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Single religious woman seeks baby
Spinsterhood is gaining momentum within religious public – alongside infertility problems. And yet, women are being offered halachic solutions for having child, even at older age
Spinsterhood isn't created by choice. People don't choose to be alone, and the fact that some women find themselves without a partner after the age of 30 bothers not only their aunt or grandmother, but them too.

 

A side effect of this situation is that many women marry at an older age, when their fertility drops. This fact has already created a sub-culture of single religious mothers, who got pregnant from a sperm donation without a partner.

 

Most Orthodox rabbinical authorities do not approve of a sperm donation to an unmarried woman. On the other hand, however, they fail to offer her a different alternative – leading to infertility caused by spinsterhood.

 

A Jerusalem synagogue recently hosted an event on fertility preservation for single religious women in a bid to present them with the existing halachic solutions, such as egg freezing, and the technological innovations for improving fertility.

 

The event was initiated by social worker Dina Kazhdan, and was attended by Rabbi Menachem Burstein, head of Jewish fertility organization Puah, halachic advisor Rabanit Gila Hazan, and Dr. Dror Meirow, who leads the fertility preservation program at the Chaim Sheba Medical Center.

 

Egg freezing according to Halacha

"Fertility preservation is a move which is not done to begin with," clarifies Rabbi Burstein. "It's a move that should be taken only under circumstances like spinsterhood or following a disease.

 

"There are religious single women who were interested in children and turned to artificial insemination, but no high-ranking religious authority permits such an insemination. Some see it as a serious halachic problem. Even those who do not forbid it admit that happiness cannot be brought to one person at the expense of another, and a father figure is still important for a child."

 

Rabbi Burstein plans to suggest an appropriate solution: "There are several possibilities for fertility preservation. There's embryo freezing, but that option is only possible for married women. It's possible to freeze ovary parts, and in the past year a new option is available in Spain and in Israel – egg freezing.

 

"In the past they didn't know how to preserve eggs, but now it's a well-known technology. Last January, the Health Ministry decided to allow women aged 30 to 41 to freeze their eggs and use them until the age of 54.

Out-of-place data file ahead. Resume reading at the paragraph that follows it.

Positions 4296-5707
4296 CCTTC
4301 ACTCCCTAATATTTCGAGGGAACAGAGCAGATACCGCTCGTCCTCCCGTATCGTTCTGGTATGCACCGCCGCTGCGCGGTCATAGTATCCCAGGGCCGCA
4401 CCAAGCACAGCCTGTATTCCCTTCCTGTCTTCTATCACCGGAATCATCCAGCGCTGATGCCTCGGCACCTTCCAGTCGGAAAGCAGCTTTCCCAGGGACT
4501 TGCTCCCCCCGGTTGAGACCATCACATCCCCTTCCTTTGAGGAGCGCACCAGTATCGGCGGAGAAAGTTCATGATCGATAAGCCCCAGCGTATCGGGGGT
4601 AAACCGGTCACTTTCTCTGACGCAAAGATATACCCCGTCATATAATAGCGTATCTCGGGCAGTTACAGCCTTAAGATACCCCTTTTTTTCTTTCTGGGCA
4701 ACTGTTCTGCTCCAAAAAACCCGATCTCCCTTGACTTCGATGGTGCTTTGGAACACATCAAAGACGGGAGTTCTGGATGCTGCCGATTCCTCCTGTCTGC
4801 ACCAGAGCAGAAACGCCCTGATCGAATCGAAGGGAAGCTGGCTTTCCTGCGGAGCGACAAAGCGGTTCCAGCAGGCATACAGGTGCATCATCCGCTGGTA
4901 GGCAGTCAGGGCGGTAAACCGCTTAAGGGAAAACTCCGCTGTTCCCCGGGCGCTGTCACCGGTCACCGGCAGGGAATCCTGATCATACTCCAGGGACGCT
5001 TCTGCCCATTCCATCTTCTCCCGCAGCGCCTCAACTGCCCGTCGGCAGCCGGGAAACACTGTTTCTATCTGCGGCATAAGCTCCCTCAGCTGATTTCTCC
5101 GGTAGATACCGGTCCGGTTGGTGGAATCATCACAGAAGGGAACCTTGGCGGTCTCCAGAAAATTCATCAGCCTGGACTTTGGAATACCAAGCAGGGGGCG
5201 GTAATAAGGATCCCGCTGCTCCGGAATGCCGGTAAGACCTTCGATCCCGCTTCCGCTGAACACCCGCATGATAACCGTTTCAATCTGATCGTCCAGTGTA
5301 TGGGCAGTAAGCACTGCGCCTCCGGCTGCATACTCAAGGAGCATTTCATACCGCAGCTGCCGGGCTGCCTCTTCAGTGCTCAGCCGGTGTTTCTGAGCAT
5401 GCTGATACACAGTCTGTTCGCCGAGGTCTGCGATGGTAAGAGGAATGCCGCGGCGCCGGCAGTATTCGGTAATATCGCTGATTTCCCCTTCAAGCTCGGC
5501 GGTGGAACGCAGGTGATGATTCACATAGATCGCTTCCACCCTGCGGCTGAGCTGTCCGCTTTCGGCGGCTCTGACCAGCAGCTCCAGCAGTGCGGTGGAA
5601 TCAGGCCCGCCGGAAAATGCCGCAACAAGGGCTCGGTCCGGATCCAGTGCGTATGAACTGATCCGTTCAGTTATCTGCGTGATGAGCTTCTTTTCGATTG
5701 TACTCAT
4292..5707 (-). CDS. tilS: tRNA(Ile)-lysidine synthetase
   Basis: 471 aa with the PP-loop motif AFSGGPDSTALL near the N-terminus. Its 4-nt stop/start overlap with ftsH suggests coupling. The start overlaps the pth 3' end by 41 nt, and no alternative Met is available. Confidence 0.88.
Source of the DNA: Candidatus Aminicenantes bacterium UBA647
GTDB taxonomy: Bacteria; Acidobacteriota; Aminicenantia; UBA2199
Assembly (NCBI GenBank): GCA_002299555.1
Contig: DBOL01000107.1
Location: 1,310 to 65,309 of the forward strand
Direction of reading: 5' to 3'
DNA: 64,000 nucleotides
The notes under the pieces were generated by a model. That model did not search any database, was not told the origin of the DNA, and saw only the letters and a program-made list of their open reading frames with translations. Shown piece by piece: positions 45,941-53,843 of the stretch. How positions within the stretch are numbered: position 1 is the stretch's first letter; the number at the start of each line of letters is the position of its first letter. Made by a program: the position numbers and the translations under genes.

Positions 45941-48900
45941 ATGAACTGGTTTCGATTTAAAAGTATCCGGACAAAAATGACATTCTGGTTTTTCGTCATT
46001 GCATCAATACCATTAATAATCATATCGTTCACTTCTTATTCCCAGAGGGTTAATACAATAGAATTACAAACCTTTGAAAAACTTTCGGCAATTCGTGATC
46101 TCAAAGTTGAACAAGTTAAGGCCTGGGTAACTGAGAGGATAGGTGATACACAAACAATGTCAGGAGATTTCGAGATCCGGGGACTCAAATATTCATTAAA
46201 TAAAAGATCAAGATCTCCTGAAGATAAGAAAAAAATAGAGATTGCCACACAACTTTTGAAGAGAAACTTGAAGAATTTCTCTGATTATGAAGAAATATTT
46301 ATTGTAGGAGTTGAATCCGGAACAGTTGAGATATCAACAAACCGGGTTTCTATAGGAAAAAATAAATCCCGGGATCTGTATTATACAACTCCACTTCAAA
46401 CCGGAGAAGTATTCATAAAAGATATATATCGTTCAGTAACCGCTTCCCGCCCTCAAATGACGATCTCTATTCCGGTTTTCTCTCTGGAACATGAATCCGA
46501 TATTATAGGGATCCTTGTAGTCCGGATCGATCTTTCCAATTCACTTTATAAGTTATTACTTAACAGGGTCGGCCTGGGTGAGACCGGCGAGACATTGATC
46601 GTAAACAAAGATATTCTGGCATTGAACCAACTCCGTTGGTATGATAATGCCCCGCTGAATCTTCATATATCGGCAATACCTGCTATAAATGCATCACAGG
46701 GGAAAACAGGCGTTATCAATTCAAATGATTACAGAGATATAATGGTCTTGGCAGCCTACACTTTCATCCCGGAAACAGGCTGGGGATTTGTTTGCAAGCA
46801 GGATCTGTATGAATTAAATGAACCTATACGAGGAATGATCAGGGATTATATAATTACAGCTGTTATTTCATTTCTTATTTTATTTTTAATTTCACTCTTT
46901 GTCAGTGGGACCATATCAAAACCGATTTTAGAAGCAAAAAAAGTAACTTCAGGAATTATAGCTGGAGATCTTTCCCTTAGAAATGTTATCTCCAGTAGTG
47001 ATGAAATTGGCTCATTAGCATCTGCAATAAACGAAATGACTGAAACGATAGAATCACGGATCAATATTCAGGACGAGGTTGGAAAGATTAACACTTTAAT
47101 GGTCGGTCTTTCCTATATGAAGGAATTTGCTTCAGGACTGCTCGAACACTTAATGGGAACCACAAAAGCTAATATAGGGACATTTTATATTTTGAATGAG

"We suggest that every woman over the age of 32 freeze her eggs. My recommendation is that if she has money, she should do it in Spain, as Israel doesn't have sufficient knowledge in this field. If she doesn't have that option, she should wait a year or two for the knowledge to be gained.

 

"I plan to suggest that women freeze their eggs under halachic supervision, meaning that if they don't get married they won't use them."

 

Rabbi Burstein has often seen men who are afraid to marry older women for fear that they won't have children. He promises them that if they want to, they can even have 10 kids.

 

"When I meet with a couple with such a problem, I tell them that they'll have kids, and that even if the woman is no longer fertile - she'll be able to give birth with an egg donation," the rabbi explains.

 

"Eighty-two percent of the men I have made such an agreement with managed to conceive a child naturally. The rest are from egg donations. In most cases, by the way, the man is the one who gave up on the 10 children dream."

 

Rabbi Burstein took part in the event out of a great desire to encourage women. "I wanted to tell the women that the rabbis love them, and that we are aware of their distress and want to help them. I believe rabbis must provide a solution for the problem, and women must know that they can turn to rabbis. It's our duty to help them."

 

'Haredi society cannot ignore situation'

"The spinsterhood phenomenon in the religious world is growing," says Kazhdan. "Medicine has extended our life expectancy, but has failed to prolong the egg's freshness, so that at the age of 36 there is a dramatic drop. Therefore, a woman who doesn't want to give up on motherhood must make a decision at a certain age.

 

"Our problem is that people are afraid to deal with single women's fertility problem and prefer to close the door on them, but acting that way is like using violence against them.

 

"The religious society doesn't like talking about problems related to the human body. If a woman mentions an egg, people look at her as if she spoke about a sexual organ.

 

"This event is aimed at demanding cooperation. The religious society cannot continue ignoring and silencing women's anxieties."

 

 

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